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Why the Prime Media Group Limited share price slumped 5.8%

For savvy investors chasing yield, one stock which is bound to have crossed their paths is leading regional free-to-air (FTA) broadcaster Prime Media Group Limited (ASX: PRT).

Prime has been a relatively consistent payer of dividends and with the share price having struggled in the last few years given the market’s concerns surrounding the structural challenges facing the industry, the yield on offer has been exceptionally enticing.

Does that above average yield still look good? The company’s full year results provide some insights…

  • Revenue down 0.6% to $258.8 million
  • Earnings before interest, tax, depreciation and amortisation (EBITDA) up 3.2% to $66.9 million
  • Net profit after tax from continuing operations up 14.2% to $35.6 million thanks to an emphasis on cost control which saw a reduction in total operating expenses of 7.4%.
  • Net debt down 26.2% to $78.9 million


From an industry wide point-of-view, obviously the FTA sector faces some immense challenges with all three major network owners – Seven West Media Ltd (ASX: SWM), Nine Entertainment Co Holdings Ltd (ASX: NEC) and Ten Network Holdings Limited (ASX: TEN) – all languishing near their 52-week lows.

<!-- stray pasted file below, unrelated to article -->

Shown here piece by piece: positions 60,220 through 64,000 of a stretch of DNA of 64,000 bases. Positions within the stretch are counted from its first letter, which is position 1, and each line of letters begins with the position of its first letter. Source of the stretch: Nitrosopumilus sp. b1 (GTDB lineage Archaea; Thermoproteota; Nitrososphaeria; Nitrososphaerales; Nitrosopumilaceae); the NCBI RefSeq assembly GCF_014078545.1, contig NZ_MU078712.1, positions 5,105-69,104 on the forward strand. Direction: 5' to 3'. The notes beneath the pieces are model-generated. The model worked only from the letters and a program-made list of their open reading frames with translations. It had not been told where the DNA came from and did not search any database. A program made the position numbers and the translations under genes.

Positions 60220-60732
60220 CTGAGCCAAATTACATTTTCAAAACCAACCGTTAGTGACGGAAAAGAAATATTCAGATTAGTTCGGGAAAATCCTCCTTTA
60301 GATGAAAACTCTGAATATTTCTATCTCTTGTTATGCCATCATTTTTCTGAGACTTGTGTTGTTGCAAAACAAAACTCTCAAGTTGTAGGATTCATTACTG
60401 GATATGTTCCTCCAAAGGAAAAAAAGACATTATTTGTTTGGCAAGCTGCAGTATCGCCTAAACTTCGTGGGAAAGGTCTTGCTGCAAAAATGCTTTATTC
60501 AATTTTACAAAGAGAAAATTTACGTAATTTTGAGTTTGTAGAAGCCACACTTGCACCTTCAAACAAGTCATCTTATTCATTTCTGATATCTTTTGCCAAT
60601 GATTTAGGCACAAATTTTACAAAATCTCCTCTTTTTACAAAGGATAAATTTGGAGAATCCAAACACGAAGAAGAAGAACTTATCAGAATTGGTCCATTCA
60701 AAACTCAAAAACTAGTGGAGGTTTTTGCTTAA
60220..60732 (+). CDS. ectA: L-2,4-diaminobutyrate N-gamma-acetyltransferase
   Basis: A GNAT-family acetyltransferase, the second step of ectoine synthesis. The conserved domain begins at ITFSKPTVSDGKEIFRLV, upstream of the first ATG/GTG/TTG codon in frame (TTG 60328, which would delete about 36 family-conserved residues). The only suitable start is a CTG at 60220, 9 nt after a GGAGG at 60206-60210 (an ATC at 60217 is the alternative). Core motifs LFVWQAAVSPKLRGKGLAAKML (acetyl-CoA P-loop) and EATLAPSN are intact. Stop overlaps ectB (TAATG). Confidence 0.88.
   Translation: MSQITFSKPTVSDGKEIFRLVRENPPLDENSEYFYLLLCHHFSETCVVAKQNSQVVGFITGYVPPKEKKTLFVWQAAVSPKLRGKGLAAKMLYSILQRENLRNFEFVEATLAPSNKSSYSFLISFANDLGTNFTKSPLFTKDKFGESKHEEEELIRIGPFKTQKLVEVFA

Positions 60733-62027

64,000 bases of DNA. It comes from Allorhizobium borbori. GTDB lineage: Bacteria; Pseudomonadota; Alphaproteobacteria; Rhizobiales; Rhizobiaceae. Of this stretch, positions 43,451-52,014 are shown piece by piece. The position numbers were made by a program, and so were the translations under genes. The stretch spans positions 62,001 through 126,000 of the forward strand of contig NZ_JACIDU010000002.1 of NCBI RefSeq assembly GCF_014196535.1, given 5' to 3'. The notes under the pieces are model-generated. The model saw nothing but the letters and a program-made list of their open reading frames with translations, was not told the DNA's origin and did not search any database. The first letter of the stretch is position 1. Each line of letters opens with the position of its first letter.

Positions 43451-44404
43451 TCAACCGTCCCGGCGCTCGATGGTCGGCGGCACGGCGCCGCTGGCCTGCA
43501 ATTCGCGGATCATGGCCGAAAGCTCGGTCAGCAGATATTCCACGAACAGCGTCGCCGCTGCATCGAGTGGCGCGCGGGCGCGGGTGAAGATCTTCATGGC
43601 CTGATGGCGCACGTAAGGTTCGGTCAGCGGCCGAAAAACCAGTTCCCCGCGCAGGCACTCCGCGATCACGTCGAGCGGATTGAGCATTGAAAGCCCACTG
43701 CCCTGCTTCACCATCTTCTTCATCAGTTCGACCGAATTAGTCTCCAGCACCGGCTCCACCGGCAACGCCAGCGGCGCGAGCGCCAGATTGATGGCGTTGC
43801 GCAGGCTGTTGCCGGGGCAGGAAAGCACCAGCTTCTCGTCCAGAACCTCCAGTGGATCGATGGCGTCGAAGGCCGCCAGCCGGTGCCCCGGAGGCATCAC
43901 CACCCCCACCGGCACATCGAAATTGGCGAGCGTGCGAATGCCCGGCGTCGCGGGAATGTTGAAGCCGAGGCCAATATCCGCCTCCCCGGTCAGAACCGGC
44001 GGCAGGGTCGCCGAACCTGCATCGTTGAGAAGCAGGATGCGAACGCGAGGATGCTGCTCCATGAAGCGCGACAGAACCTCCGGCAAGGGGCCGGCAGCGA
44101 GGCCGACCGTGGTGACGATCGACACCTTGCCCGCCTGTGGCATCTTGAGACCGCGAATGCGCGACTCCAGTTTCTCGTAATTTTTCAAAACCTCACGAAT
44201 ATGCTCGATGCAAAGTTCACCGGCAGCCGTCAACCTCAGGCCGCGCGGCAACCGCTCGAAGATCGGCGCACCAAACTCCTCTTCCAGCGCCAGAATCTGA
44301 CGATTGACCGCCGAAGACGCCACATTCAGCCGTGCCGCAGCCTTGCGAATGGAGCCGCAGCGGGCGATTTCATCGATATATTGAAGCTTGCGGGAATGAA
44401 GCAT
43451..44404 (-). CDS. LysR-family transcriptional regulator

Prime’s management has provided guidance that it’s experiencing subdued trading conditions in the first quarter of the current 2016 financial year and it holds “modest expectations for the first half.” Audience share and revenue share for Prime has been improving over the course of calendar year 2015 and the upcoming 2016 Rio Olympics is expected to have a positive benefit on revenues.

The all-important dividend

A final fully franked dividend of 3 cents per share (cps) has been declared by the board. Prime’s shares will trade ex-dividend on September 3 with payment on September 24. For the full year shareholders will have received 6.8 cps in fully franked dividends. With the shares last trading at 56.5 cents, this implies a huge fully franked dividend yield of 12%.

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Motley Fool contributor Tim McArthur has no position in any stocks mentioned. The Motley Fool Australia has no position in any of the stocks mentioned. We Fools may not all hold the same opinions, but we all believe that considering a diverse range of insights makes us better investors. The Motley Fool has a disclosure policy. This article contains general investment advice only (under AFSL 400691). Authorised by Bruce Jackson.

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